We are excited to announce that our team at Pi School, composed of Francesco Cariaggi, Cristiano De Nobili and Sébastien Bratières, had the chance to work on a follow-up to the Patents4IPPC project, making the Information Retrieval (IR) system initially built even better.
The project was initially carried out in collaboration with the Directorate Growth and Innovation of the Joint Research Centre (JRC) of the European Commission to map environmental capabilities across the EU and the world to meet the standards for clean technology defined by the European Green Deal.
The current update focused on two important points:
Ever since we built our first IR system in the context of the Patents4IPPC project, we knew that retrieving patents based solely on their abstract was not enough. In fact, while abstracts provide succinct descriptions of the inventions proposed in the patents, often, the most relevant pieces of information are contained in the claims. On the other hand, the models we used in the original Patents4IPPC project (based on BERT) couldn’t easily deal with long texts without requiring extremely sophisticated hardware.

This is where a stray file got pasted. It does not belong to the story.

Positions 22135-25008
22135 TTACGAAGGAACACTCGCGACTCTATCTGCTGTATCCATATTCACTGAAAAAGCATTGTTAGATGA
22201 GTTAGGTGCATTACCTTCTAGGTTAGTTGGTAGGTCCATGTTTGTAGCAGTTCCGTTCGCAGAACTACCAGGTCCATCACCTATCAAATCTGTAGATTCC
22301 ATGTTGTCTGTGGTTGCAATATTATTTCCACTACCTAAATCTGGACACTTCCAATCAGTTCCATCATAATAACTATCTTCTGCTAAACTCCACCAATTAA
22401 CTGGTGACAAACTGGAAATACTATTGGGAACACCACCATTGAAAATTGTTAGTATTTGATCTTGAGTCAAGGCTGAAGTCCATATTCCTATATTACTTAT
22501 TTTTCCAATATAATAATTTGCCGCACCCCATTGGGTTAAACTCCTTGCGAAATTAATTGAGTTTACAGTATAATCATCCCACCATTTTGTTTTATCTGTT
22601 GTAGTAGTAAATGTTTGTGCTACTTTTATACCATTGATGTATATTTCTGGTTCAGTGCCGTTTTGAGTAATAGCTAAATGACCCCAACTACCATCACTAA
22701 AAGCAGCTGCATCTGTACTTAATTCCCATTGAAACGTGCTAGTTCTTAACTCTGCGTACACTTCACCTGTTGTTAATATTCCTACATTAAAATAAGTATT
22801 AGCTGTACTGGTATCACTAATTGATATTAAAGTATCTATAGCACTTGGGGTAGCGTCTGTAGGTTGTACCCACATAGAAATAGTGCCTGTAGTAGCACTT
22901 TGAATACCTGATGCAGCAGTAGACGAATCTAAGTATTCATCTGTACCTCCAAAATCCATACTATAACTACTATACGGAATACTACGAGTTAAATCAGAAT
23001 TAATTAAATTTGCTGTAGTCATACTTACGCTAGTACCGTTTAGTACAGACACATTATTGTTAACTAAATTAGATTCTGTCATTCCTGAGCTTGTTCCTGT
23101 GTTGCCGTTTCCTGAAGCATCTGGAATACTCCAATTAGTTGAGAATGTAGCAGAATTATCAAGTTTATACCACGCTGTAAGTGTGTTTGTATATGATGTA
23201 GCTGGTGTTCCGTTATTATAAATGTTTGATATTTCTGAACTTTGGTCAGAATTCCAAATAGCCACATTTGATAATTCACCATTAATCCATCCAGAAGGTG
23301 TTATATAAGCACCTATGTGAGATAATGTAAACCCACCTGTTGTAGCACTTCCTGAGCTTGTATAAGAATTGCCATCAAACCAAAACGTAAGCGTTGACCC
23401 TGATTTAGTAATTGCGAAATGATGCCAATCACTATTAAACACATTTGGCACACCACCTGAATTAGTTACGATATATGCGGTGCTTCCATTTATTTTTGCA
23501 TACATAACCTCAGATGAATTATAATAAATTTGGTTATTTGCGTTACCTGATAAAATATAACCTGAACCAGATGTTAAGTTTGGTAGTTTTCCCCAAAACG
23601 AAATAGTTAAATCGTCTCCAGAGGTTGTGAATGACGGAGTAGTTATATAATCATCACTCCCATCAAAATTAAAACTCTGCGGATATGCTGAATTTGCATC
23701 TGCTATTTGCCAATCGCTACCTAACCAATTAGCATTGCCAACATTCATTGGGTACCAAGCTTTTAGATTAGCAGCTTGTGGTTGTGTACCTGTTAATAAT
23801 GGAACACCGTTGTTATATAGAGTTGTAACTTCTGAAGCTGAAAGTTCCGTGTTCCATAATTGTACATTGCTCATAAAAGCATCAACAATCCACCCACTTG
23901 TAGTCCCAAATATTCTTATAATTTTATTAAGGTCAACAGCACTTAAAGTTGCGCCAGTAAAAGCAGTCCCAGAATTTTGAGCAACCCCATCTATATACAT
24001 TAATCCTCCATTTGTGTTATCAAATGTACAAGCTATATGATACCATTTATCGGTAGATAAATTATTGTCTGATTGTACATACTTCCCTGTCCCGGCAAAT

For this reason, in this follow-up project, we proposed using different model architectures (Longformer, Hierarchical Transformer) specifically designed to deal with long texts, thus allowing us to combine patent abstracts and claims.
Given that our models could now look at both abstracts and claims to determine the relevance of a given patent with respect to a BREF document, a new issue arose regarding how humans could validate the predictions of our model. While previously it was only a matter of skimming through the few lines of text that make up a patent abstract, now we would also need to read all the claims. This might not seem like a big deal, but the reality is that some patents may contain hundreds of claims (for example, patent US6684189B1 has 887). As a result, knowing which parts of a patent are deemed most relevant by our IR system suddenly becomes crucial.
To this end, we employed an input attribution algorithm called Integrated Gradients that helps us understand which specific parts of the input (in our case, abstract and individual claims) contribute the most to our predictions. Note that the attribution scores computed by the algorithm for each part of the input give us an idea of how relevant those parts are with respect to the BREF document, which is the second component of our model’s input.
We are delighted to have contributed to this project for two reasons. The first is the satisfaction of applying AI techniques to impactful challenges, such as achieving zero pollution. The second is the opportunity to explore frontier topics, such as long-text embedders and explainability methods.